How to avoid burnout
Coronavirus has plunged the world into extreme volatility; uncertainty and a way of living that most people are not used to. Stress levels are high and all of this is potentially taking its toll on people’s mental health, particularly those already living with conditions like anxiety and OCD. So it is important to look after your mental health and avoid burnout by managing your stress levels well.
So what exactly is burnout?
Burnout is a state of emotional, physical and mental exhaustion caused by excessive and prolonged stress. It occurs when an individual feels overwhelmed, emotionally drained and unable to meet constant demands. The creep of burnout can be insidious. Everyday pressures can build up and affect your stress levels without you even being aware that it is happening.
The American psychologist Herbert Freudenberger coined the term ‘burnout’ in the 1970s. He used it to describe the consequences of severe and high ideals in ‘helping’ professions. Burnout, however, can affect everyone and anyone.
Whilst elevated stress isn’t a mental health problem in itself, it can often lead to anxiety and depression. It can also lead to physical health problems such as cardiovascular disease and joint and muscle problems through prolonged tension.
Understanding your own relationship with stress is fundamental in terms of your personal well-being and mental health. There are various ways that you can help yourself to avoid burnout and here are a few suggestions:
A number of studies have alerted us to the mental health implications of excessive Internet-browsing, texting, gaming, emailing and social media. FOMO has been recognised as an emerging psychological disorder brought on by the advance of technology. It is an acronym standing for the expression ‘fear of missing out’.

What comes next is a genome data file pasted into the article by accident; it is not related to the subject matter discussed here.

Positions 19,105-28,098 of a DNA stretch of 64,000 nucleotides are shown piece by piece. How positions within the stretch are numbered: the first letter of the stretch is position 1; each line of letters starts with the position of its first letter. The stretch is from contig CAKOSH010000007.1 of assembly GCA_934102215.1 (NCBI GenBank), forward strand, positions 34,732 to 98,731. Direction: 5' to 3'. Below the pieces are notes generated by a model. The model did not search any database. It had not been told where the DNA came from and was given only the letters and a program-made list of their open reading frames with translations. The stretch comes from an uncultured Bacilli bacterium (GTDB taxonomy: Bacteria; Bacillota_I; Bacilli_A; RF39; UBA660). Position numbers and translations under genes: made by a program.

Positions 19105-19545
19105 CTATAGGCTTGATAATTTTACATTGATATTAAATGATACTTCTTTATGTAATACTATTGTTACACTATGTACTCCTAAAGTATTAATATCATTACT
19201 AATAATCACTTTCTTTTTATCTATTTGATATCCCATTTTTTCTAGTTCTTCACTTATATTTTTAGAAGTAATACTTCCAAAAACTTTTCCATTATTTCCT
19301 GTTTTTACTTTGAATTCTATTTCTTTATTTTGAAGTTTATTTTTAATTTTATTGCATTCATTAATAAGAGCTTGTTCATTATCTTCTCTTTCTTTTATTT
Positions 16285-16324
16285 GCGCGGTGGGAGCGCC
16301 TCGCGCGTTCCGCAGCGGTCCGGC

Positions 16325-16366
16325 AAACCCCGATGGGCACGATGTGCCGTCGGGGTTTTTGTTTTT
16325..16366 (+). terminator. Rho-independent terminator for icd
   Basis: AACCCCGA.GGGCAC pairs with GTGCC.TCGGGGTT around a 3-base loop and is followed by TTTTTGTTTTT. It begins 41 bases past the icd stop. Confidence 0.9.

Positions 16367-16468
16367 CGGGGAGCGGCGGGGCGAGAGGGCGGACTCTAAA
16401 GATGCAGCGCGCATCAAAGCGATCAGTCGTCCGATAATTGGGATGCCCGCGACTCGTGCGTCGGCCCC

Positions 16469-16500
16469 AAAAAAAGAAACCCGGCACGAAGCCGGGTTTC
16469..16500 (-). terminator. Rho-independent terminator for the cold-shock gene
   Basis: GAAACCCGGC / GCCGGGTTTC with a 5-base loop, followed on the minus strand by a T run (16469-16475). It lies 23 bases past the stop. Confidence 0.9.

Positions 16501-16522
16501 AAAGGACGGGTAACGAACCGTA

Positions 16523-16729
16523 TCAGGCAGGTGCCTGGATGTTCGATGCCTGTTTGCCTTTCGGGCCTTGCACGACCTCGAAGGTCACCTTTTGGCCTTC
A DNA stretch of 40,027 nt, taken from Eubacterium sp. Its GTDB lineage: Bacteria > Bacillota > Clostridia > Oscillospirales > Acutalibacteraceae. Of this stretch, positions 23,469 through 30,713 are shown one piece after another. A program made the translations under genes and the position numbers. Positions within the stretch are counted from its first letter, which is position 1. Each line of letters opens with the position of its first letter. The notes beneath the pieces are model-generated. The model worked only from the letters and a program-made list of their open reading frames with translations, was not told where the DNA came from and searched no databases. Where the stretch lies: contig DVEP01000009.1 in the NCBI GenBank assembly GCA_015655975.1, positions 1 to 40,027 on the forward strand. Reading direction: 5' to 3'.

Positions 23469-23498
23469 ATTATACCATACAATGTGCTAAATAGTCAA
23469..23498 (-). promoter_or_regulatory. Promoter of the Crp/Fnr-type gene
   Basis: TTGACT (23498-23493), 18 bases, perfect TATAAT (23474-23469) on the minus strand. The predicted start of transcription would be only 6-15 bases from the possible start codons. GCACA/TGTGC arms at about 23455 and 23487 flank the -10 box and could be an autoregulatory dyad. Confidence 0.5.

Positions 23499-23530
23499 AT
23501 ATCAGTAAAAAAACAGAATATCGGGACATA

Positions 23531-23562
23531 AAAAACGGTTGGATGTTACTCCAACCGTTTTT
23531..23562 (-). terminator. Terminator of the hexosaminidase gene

Whilst you will want to know what is going on in the word right now, it is important to limit your exposure to news, as it will trigger anxiety.
Imagine you are a car. You will only get so far on the fuel that you have in your tank. If you don’t stop along the way to refuel you will conk out! It is so important to create moments of sanctuary within your day to replenish your physical and mental energy. Find time to rest and relax so that you can recharge.
Set personal boundaries
Personal boundaries are essential to healthy relationships and managing unnecessary stress. Having healthy boundaries is about knowing and understanding what your limits are. To set healthy boundaries you need to consider what you can tolerate and accept and what makes you feel uncomfortable or stressed.
Boundaries are a sign of a healthy relationship with yourself and a sign of self-respect. Putting yourself first also gives you the energy, peace of mind and positive outlook to be more present with others and be there for them. It is essential to give yourself the permission to set boundaries and work to preserve them.
The term mindfulness comes from Eastern spiritual and religious traditions. It is a very old concept and is a key part of Buddhism and also appears in Hindu writings. A great deal of scientific research now shows that the mindful approach to stress, anxiety and mental health is a very helpful and popular way of dealing with and diffusing high levels of stress.
Lack of good quality sleep can affect your memory, judgment and mood. Stress levels can increase when the length and quality of sleep decreases. Sometimes you may find yourself lying in bed worrying and feeling anxious, which can make it almost impossible to relax enough to fall asleep.
Poor quality sleep can take its toll on both your physical and mental health so it is essential to understand how to invest in quality sleep, which will play a big part in helping you to avoid burnout.
I am doing some fundraising for the NHS and care workers and will be hosting some wellbeing webinars during the Easter weekend. They are designed to be uplifting, informative and fun!
If you would like more information on how you can attend any of the webinars please do email me firstname.lastname@example.org